Middle East Studies

Marie Grace Brown ─ Setting up House: Bachelors, Domesticity, and Mobility in Imperial Sudan

Monday, November 11, 2019

12:00pm – 1:00pm

McKinney Conference Room, 3rd Floor, 111 Thayer Street

In the first half of the twentieth century, government policy and personal prejudices discouraged marriage for British officials working in the Anglo-Egyptian Sudan (1898-1956) and pushed domestic desires to the margins of imperial service. Moreover, a requisite annual three-month leave kept officials circulating between colony and metropole. The result was a community of “bachelor” administrators who struggled to maintain relationships with loved ones in Britain and construct the comforts of home in Sudan. These bachelor households, staffed by Sudanese male servants, were homosocial spaces of care-taking, affection, and misunderstanding. With an eye for small details and personal histories, Brown places intimacy at the center of the imperial experience and presents British men’s domestic desires as unexpected sites of vulnerability and negotiation.

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Marie Grace Brown (Ph.D. University of Pennsylvania, 2012) is a cultural historian of the Modern Middle East with a special interest in questions of gender, empire, and the body as historical text.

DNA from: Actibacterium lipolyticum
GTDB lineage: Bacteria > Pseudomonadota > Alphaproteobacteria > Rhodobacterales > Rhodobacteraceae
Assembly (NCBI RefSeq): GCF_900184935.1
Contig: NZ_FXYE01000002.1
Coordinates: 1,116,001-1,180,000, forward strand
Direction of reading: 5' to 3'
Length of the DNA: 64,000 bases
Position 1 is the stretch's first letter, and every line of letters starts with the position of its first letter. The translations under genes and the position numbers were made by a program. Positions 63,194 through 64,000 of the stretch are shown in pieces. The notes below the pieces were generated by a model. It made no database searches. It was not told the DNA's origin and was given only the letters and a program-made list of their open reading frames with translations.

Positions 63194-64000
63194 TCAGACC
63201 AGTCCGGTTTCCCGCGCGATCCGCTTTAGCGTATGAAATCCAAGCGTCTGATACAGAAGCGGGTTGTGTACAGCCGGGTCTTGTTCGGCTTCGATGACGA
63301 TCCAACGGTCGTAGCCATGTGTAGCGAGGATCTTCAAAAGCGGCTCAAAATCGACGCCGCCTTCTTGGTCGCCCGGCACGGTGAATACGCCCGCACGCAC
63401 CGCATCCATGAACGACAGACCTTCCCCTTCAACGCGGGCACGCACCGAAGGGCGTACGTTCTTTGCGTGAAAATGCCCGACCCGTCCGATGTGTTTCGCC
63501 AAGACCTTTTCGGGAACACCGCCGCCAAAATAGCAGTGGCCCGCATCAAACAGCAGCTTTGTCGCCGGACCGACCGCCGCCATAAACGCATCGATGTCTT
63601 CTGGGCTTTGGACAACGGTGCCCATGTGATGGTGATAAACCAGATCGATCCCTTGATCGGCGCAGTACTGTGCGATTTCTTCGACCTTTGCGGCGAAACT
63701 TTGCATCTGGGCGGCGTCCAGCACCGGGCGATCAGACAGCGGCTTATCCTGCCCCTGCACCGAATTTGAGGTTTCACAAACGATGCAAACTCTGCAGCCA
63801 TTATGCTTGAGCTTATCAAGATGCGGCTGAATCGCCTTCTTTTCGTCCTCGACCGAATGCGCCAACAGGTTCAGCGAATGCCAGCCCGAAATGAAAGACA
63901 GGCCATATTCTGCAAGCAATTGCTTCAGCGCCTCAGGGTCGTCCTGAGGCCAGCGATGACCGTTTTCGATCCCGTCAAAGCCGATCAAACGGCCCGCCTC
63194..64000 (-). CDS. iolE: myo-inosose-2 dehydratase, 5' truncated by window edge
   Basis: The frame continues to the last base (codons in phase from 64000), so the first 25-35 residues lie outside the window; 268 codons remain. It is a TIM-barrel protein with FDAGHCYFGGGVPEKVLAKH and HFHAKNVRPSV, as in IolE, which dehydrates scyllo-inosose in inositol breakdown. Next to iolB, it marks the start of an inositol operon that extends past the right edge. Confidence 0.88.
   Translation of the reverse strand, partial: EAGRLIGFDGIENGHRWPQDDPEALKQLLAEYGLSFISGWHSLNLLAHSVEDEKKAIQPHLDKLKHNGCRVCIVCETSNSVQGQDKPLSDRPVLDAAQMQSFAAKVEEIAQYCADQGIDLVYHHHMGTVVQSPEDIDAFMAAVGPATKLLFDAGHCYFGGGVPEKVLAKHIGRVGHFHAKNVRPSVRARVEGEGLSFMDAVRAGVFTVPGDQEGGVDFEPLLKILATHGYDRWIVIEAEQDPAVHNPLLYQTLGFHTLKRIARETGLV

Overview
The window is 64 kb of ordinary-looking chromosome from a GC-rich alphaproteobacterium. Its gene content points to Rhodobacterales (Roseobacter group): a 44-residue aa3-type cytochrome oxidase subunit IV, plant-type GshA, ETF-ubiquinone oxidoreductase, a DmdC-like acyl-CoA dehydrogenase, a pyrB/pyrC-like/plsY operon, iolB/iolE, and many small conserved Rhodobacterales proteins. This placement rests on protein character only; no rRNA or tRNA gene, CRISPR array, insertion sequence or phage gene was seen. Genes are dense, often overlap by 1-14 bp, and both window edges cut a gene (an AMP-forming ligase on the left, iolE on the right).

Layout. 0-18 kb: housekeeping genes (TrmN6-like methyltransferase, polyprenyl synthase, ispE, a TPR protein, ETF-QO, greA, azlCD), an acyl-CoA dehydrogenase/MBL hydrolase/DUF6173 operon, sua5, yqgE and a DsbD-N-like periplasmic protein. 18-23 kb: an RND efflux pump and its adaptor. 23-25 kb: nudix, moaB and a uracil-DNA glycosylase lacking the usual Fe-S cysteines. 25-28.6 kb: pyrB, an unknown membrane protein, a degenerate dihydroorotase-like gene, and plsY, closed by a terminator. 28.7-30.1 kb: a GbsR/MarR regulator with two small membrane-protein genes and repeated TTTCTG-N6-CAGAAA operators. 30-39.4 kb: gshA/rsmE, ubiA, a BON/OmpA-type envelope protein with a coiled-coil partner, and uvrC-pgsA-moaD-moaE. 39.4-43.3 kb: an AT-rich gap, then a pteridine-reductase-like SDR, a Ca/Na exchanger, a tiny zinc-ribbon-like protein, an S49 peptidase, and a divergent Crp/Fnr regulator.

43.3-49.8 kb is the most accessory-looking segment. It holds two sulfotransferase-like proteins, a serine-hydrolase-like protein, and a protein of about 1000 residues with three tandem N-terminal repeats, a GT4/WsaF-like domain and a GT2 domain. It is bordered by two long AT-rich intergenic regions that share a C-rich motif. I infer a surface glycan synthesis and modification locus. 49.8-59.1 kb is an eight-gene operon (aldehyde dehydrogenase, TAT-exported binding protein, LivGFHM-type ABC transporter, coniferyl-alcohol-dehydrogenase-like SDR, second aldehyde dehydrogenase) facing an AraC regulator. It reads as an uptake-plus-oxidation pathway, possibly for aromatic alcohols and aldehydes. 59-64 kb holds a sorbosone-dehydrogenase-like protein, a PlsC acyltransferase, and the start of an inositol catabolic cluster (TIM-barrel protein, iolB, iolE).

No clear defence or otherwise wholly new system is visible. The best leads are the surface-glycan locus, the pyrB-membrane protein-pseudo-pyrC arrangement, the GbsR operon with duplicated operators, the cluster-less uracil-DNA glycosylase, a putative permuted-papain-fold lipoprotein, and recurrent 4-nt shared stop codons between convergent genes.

Her award-winning book, Khartoum at Night: Fashion and Body Politics in Imperial Sudan (Stanford University Press, 2017), traces gestures, intimacies, and adornment to give a history of northern Sudanese women’s lives under imperial rule. It argues that Sudanese women used their bodies to mark and make meaning of their positions in shifting socio-political systems of tradition, nation, modernity, and global connection. The result is a highly participatory tale of empire, characterized by economic and cultural exchange, mobility and civic opportunity, and evolving measures of beauty and womanhood.

Brown’s second book-length project continues the exploration of the relationship between bodies and imperial power. Sex on the Edge: Adventures in Romance in Imperial Sudan examines the romantic behaviors of European women in Sudan in the first half of the twentieth century. It posits that the public roles of female imperialists were accented by private desires. The same women who surveilled, controlled, and reformed Sudanese bodies refused imperial authority over their own bodies; and, instead, eagerly sought out opportunities for romantic experimentation and play. The project highlights the compromises of the imperial state and recasts European women as unpredictable, desiring subjects whose bodies simultaneously constructed and challenged imperial order.

Brown’s work has been supported by grants from the American Association of University Women, the Social Science Research Council, and the Woodrow Wilson National Fellowship Foundation.